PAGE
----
Monday, December 21, 2015

A Not-So Secret Ingredient

At one point in my adult life I believed my mother coined the phrase “no man is an island.” My friend merrily pointed out that it was actually John Donne who supposedly said it first.

And then there was the time I was telling a story about my friend. I can't remember the story at all, but I remember that after I finished my story, the listener stared at me with huge laughing eyes. “That isn't about your friend,” she said. “That's about my nephew and I told you that story.”

To make matters worse, both those incidents happened with the same person.

Years later, I sat at my kitchen table with another friend, this time knowing exactly what I was saying. I had invited a genius way of cooking. It's cheep, healthy, fast, and delicious. I excitingly shared my secret with this friend with all kinds of enthusiasm and wonder. When I was finished with my speech she looked at me and said,

“Oh, you mean Mirepoix?”

What?

She went on to tell me how she had just googled it because it appeared in a recipe. I was dumbfounded. What? Apparently I didn't make it up.

Not only is it an old cooking trick, it turns out that almost every country has their own version. Włoszczyzna, Soffritto, Suppengrün, etc., etc., etc...

Just stick a knife through my heart, why don't you. One scented with onions, carrots, and celery.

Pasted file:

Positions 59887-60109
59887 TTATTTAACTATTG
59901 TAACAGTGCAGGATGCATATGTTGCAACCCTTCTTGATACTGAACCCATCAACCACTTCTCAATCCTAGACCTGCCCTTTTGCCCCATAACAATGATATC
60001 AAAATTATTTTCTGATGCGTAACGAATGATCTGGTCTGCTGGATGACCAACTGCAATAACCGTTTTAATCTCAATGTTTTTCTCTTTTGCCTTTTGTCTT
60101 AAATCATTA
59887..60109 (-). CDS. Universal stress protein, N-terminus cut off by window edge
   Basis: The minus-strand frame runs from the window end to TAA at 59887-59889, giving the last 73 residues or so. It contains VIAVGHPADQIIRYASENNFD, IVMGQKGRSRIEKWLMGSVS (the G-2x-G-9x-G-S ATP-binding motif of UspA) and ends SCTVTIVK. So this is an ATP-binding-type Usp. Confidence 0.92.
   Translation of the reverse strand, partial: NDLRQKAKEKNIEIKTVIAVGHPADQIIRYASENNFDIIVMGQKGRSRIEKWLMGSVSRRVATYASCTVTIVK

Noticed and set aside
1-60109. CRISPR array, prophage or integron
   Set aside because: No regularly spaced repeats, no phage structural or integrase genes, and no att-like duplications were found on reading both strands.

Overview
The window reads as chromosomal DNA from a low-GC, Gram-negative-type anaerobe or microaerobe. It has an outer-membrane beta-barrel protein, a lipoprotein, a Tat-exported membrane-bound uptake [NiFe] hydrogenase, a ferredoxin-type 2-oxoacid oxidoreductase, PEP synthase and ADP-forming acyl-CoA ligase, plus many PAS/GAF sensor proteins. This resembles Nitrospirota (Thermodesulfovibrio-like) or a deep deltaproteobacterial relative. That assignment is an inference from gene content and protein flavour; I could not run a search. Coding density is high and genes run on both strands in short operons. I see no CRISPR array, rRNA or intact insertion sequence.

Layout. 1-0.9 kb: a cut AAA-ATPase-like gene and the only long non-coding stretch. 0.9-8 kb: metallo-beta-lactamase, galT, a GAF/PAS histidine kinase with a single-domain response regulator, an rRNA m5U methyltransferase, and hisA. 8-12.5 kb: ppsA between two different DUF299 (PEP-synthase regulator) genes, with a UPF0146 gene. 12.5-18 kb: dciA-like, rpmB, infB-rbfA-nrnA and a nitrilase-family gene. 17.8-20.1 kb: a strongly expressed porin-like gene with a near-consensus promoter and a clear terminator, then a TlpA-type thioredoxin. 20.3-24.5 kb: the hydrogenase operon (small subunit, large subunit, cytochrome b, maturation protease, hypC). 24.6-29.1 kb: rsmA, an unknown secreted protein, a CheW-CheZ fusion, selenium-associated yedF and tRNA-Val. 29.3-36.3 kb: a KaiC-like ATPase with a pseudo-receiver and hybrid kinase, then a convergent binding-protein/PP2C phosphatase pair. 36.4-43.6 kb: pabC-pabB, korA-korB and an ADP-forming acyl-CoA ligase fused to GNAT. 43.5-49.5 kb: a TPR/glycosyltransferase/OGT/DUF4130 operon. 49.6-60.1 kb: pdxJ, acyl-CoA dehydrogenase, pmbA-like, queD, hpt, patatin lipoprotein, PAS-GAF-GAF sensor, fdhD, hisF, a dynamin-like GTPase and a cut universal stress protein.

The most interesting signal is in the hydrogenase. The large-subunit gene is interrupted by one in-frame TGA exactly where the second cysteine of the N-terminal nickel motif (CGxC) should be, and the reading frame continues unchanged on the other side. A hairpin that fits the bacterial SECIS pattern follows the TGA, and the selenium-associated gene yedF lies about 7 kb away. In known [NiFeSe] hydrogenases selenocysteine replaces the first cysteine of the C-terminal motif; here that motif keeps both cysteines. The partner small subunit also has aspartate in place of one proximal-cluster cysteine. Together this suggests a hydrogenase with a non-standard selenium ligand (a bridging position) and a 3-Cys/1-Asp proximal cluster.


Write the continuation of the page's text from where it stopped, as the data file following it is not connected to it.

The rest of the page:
That's the start of this Mirepoix. And, even though I didn't give birth to it, I claim it as my own adopted child.

Here's my version:

You'll need:

2 bags of celery (buy ones with as many leaves as possible!)
6 onions
1 large bag of carrots
1 box of mushrooms
2 green bell peppers
1 orange bell pepper (or red or yellow)

Chop the veggies in the food processor. Grind to a chunky puree. If there is something on the list that a family member hates, grind that first until it becomes a paste. Then you'll have the taste without the texture.

Add more or less of the things your family likes.

Mix them all in a huge bowl. You'll divide it and freeze in 7+ baggies. Depending on what you add, each bag will be a cup. If you have more than 7 cups, either make more baggies, or fill the original 7 bags. I love mine to be a cup and a half. If you have a large family, you might want your baggies to each have 2 cups. When freezing in baggies, it helps to squeeze out the air, and lay them flat.

I do this at the beginning of every month. It seems a little over-dramatic to tell you this has revolutionized my cooking, but it really has helped me make easy meals. So, considered yourself invited to dinner each Monday as I share a Mirepoix recipe. And we'll enjoy quick and yummy food… recipes I may - or may not have - invented.

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